Lately I have been studying Christian leadership and I thought I would share some thoughts here.

The term “leading servant” has arisen to emphasis the style of leadership that was modelled by Jesus. In this style of leadership David Augsburger describes, “service as the soul of leadership”. Jesus compares the leadership style he had in mind with leadership in the world:

Jesus called them together and said, “You know that those who are regarded as rulers of the Gentiles lord it over them, and their high officials exercise authority over them. Not so with you. Instead, whoever wants to become great among you must be your servant, and whoever wants to be first must be slave of all. For even the Son of Man did not come to be served, but to serve, and to give his life as a ransom for many” (Mark 10:42-45).

From this passage in Mark it is clear that Christians are not to exercise leadership in the same way as worldly leaders. Christians need a Biblical picture of leadership and not one merely adapted from worldly sources.

In his Gospel, John introduced the incident of Jesus washing of the disciples’ feet by stating that, “Jesus knew that the Father had put all things under his power, and that he had come from God and was returning to God; so he got up from the meal…”(John 13:4-5) and served the disciples. Jesus was able to serve because he was secure in the knowledge of who he was. He knew he was the Messiah, God’s Son thus inherently God. His status was not threatened when he served since his leadership was not dependant on the response of his followers. Many times he even gave his followers the opportunity to walk away (John 6:66-67; Mark 10:22; John 4:16). John concluded this section with Jesus’ instruction, “I have set you an example that you should do as I have done for you” (John 13:15). We are to serve in the same way Jesus did, that is from a position of being secure in our status as God’s children. When we know who we are, we can serve free of the need for people to become dependant on us and free from needing recognition or repayment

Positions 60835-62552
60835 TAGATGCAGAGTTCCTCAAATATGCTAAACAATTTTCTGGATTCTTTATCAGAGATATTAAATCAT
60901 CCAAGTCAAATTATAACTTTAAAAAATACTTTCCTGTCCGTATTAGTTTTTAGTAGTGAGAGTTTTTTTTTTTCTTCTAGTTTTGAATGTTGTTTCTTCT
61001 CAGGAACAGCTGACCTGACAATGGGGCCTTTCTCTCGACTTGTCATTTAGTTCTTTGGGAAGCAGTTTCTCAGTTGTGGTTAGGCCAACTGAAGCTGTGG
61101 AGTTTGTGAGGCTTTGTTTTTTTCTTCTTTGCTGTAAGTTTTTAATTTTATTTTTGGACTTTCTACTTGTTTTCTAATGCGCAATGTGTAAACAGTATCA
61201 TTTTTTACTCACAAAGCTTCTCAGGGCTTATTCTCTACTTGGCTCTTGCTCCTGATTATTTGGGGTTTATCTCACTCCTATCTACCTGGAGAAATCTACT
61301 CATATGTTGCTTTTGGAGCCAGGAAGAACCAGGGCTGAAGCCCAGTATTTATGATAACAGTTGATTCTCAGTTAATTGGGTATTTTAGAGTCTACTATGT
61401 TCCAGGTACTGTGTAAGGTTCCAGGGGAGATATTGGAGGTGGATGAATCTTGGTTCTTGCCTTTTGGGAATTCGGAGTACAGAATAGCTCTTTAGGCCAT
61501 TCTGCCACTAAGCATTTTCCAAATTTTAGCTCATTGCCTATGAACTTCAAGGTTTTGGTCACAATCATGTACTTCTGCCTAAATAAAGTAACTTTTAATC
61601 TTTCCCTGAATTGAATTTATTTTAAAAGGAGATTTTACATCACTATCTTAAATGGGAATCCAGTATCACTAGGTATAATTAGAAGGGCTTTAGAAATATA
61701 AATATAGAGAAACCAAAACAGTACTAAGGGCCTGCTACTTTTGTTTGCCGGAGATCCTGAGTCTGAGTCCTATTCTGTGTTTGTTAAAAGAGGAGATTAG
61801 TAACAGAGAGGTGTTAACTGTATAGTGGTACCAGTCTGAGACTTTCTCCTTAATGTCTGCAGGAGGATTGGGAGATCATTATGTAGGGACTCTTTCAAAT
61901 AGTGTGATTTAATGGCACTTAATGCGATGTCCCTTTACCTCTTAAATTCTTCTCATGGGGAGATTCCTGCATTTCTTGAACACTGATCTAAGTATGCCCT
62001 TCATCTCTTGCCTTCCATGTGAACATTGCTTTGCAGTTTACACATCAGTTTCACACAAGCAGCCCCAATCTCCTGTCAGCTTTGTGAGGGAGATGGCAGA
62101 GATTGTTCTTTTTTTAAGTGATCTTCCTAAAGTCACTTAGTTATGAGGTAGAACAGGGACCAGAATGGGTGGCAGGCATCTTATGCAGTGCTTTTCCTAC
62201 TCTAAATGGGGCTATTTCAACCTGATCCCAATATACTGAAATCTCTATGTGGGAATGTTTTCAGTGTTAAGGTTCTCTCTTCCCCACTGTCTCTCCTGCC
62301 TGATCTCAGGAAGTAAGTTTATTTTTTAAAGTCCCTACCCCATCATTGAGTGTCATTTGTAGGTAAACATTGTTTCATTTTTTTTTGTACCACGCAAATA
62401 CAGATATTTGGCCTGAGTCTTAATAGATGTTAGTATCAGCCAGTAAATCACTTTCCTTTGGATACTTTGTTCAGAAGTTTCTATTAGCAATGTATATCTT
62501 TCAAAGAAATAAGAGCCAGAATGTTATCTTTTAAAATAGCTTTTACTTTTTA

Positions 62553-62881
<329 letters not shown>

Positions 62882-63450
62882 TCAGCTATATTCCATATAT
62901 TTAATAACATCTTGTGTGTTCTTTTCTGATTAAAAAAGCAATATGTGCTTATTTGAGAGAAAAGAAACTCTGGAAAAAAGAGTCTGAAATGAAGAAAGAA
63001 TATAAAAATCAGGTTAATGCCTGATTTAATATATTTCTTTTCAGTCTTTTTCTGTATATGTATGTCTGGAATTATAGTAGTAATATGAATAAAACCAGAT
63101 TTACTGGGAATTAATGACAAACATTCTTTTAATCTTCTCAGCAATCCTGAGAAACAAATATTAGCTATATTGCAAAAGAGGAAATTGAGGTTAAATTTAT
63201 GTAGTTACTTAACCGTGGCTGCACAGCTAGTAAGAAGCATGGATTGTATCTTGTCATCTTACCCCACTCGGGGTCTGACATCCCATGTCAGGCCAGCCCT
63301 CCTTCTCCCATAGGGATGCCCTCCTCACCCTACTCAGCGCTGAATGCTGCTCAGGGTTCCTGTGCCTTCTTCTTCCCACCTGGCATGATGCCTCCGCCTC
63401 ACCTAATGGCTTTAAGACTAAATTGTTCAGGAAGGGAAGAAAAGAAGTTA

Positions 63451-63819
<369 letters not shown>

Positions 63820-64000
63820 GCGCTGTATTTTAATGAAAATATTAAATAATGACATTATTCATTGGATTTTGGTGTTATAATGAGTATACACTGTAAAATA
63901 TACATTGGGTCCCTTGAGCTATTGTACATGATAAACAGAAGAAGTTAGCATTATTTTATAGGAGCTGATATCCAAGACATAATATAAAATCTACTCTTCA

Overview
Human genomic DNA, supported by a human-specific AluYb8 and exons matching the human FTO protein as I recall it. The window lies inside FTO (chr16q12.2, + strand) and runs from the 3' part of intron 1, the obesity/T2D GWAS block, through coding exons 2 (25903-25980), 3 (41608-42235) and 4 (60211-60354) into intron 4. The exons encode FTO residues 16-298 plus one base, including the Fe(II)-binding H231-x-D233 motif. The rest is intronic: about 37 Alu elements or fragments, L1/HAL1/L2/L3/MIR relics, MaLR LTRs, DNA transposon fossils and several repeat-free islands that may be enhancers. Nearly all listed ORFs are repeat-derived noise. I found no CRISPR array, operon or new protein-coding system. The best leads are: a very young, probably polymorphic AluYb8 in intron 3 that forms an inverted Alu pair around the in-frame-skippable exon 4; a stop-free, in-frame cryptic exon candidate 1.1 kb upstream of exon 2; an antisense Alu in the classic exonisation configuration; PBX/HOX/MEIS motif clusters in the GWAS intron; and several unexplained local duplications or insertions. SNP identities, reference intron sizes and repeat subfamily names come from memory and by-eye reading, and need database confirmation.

Again from Augsburger on leadership: “Those who love it, one suspects, should rarely be granted it; those who usurp it not allowed it; those who feel entitled to it not be entrusted with it; only those who accept it as trust – a service delegated by community and for community – deserve to serve in it”.